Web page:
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Actors Who Slammed Reboots Of TV Shows They Starred In

With multiple broadcast channels, dozens of cable networks, and a growing array of streaming services to choose from, TV producers have to get creative if they want to attract the largest and most profitable audience possible. Ironically, that creative thinking leads to some very uncreative thinking. Oftentimes, producers will just reboot, revive, or remake old shows. After all, that built-in recognition and a mainstream audience's enduring appreciation for the original series will almost certainly lead to a substantial number of people giving the new show a try while also pulling in new audiences who like the reboot for its own merits.

But it's not a cause for celebration all around. Cast members from the original series may feel resentment, rage, and frustration when their hard work from the past is sent further back into history in the wake of a flashy new reboot. And such disgruntled actors aren't afraid to make their feelings known to the entertainment media. Here are some actors from classic TV shows who came unglued when their most famous projects got the reboot.

Richard Dean Anderson wasn't crazy about the MacGyver reboot

Amidst all the gun-heavy and car crash-reliant action shows of the 1980s — Miami Vice, The A-Team, and The EqualizerMacGyver was something different. From 1985 to 1992, Richard Dean Anderson portrayed the title character, a genius with a seemingly endless set of skills who could get himself out of any situation, save lives, and defeat the bad guys entirely via his intellect and purposely without firearms. All MacGyver needed to get the job done was his brain, his Swiss Army Knife, and maybe a paper clip, chewing gum, a match, and a button. 

In the fall of 2016, CBS' primetime slate – already rife with shows based on previously existing intellectual properties, like the movie-based Ransom and Training Day, a new Hawaii Five-0, and the Sherlock Holmes-oriented Elementary – made room for a MacGyver reboot. This time, MacGyver (portrayed by Lucas Till) was putting his skills to work for a covert government agency. 

However, the first MacGyver, Anderson, didn't make himself available for a cute cameo as young MacGyver's long-lost father or anything like that because he didn't like the new show at all. "I'm not real crazy about it, I'll be honest," Anderson said during a 2019 convention appearance (via Cinema Blend), adding, "They called and asked if I wanted to have anything to do with it. And I said, 'Noooo.' And I'm glad."

The cast of the original Charmed declared war on the cast of the new Charmed

On original flavor Charmed, which aired from 1998 to 2006, Holly Marie Combs, Alyssa Milano, and Shannen Doherty (later replaced by Rose McGowan) played a trio of powerful San Francisco witches. The CW's revamped version stars Melonie Diaz, Madeleine Mantock, and Sarah Jeffery as three siblings with a similar arrangement. But in the months leading up to the new Charmed's debut in 2018, Doherty voiced her reservations on Twitter, hoping that her series would be "respected" despite an awkward press release that promised the show would be a "fierce, funny, feminist reboot." Doherty even suggested that the show could exist but under a new name and as an entity "inspired by Charmed."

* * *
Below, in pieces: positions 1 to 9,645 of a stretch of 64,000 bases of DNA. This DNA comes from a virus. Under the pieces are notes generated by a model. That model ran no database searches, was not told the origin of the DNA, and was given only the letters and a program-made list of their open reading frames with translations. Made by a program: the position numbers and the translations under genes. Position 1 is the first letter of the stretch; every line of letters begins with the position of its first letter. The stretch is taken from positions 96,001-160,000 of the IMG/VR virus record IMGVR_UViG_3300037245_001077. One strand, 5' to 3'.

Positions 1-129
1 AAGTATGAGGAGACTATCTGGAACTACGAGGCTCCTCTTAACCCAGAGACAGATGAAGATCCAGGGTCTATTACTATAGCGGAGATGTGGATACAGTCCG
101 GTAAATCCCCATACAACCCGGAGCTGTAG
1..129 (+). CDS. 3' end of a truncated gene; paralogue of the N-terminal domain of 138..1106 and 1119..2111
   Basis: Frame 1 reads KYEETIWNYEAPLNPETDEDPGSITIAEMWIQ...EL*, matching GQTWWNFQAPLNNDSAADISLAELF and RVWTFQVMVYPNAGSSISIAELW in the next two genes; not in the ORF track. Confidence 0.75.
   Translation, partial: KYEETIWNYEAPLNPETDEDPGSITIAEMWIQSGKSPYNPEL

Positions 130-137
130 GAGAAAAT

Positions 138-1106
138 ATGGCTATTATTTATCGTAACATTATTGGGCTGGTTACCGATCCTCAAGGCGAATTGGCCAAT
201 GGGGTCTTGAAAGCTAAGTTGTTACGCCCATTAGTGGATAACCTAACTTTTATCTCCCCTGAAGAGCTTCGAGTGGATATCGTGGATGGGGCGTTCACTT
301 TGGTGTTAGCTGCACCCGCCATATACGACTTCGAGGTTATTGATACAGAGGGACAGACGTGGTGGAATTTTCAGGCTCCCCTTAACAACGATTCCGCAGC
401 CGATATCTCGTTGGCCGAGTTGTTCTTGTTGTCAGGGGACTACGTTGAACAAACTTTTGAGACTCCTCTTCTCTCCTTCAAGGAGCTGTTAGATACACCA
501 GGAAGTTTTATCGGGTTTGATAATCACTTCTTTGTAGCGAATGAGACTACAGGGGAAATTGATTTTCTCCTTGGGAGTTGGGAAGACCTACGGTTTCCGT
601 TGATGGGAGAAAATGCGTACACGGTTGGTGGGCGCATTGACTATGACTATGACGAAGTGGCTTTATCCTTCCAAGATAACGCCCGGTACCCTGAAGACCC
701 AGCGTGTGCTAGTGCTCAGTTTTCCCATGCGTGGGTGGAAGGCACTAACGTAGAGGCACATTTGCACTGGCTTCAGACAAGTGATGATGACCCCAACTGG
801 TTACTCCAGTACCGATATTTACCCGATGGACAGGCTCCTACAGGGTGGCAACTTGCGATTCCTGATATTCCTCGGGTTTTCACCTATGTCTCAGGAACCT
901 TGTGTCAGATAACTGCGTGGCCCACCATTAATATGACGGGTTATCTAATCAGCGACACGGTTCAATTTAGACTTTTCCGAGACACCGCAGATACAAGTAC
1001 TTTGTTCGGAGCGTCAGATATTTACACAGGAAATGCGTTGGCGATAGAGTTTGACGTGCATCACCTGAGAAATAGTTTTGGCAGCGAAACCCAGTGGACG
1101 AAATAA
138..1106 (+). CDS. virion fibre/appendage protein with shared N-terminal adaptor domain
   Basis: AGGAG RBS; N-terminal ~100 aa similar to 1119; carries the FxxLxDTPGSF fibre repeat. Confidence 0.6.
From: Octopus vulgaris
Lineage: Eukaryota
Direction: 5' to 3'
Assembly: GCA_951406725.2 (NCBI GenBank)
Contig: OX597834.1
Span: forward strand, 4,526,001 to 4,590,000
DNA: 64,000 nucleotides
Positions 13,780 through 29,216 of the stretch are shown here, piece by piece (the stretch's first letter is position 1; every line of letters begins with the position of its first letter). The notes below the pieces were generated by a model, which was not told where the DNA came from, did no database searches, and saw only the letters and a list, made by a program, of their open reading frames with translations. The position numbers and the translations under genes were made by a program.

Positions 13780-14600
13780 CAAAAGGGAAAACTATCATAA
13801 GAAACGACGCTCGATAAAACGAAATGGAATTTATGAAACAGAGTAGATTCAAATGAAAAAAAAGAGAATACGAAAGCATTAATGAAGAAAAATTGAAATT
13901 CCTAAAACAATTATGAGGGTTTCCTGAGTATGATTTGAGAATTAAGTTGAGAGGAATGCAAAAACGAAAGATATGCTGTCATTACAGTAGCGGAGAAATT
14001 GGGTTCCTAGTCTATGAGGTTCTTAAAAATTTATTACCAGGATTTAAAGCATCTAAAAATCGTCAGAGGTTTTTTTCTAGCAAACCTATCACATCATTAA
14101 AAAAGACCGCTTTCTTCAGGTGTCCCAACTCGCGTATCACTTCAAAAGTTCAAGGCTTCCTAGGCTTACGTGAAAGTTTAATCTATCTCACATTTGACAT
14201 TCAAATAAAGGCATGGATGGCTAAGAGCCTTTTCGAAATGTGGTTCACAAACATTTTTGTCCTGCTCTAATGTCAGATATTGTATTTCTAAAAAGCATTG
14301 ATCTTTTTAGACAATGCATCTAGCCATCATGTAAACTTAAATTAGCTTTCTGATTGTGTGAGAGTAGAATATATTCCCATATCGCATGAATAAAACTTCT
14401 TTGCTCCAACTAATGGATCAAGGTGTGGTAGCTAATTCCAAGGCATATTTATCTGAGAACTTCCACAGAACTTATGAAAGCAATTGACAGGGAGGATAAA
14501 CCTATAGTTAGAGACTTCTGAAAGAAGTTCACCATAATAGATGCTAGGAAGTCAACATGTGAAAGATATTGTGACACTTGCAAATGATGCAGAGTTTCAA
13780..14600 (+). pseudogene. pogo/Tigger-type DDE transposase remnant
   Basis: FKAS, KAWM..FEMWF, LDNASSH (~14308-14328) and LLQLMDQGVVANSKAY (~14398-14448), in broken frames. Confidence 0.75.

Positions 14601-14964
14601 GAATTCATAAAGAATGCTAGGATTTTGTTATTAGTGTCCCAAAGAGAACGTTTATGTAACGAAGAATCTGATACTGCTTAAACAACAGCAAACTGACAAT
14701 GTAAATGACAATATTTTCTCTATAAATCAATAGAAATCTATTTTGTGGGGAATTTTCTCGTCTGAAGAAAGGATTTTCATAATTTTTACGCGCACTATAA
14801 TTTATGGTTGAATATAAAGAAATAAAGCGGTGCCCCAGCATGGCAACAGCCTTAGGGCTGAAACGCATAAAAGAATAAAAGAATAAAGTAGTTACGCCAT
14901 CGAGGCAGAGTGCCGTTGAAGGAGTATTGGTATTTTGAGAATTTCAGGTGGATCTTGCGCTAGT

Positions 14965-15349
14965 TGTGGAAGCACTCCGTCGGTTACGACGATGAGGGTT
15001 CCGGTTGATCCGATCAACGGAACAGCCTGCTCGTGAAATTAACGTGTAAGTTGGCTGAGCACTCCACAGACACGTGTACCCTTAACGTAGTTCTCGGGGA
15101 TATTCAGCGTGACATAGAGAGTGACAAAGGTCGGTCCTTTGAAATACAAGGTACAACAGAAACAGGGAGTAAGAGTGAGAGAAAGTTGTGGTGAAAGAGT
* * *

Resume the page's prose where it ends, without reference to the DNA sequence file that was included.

Months later, Combs added her thoughts on Twitter (via EW), writing, "I appreciate the jobs and opportunities the Charmed reboot has created. But I will never understand what is fierce, funny, or feminist in creating a show that basically says the original actresses are too old to do a job they did 12 years ago. I hope the new show is far better than the marketing so the true legacy does remain." Two years into the reboot's run, Combs still wasn't pleased. She made a TikTok clip with McGowan, who flat out said the revamped Charmed "sucks" even though she hasn't actually seen it.

The original Bionic Woman blasted the reboot

After finding success in 2006 with Heroes, NBC aimed to program even more action shows in 2007. Along with promising new fare like Chuck and Journeyman, NBC brought back a familiar name and concept with Bionic Woman. The new take on the '70s TV show (run by David Eick, most famous for his acclaimed reimagining of Battlestar Galactica) starred Michelle Ryan as Jaime Sommers, an athlete given super powers thanks to some laboratory-installed bionics. 

It would prove a tall order for NBC to get viewers interested in the show and leave behind its goodwill from the 1976-1978 The Bionic Woman, the hit spinoff of The Six Million Dollar Man that starred Lindsay Wagner as the titular spy who's also the world's first female cyborg. But not enough people liked the new Bionic Woman, and NBC canceled it midway through its one and only season. Among those who didn't care for it? The original Bionic Woman, Lindsay Wagner. 

The actress thought the new show's creative team got the concept all wrong. "It's very much like what the shows are today, kind of dark and broody and violent — what people seem to be getting off on these days," she told TV Series Finale. "So, it's not at all what we were doing. We were doing a show for kids intentionally and making it fun and made it in such a way that adults could enjoy it, too."

Ian Ziering had nothing but hate for 90210

Beverly Hills, 90210 was an absolute TV juggernaut that stuck around the airwaves for a long time in various versions. The original series aired on Fox from 1990 to 2000, producing nearly 300 episodes of soapy, sun-soaked, young adult drama. In the summer of 2019, the show returned, in a way, as BH90210, a meta reboot in which the cast members of the original show played themselves participating in a Beverly Hills, 90210 reunion series.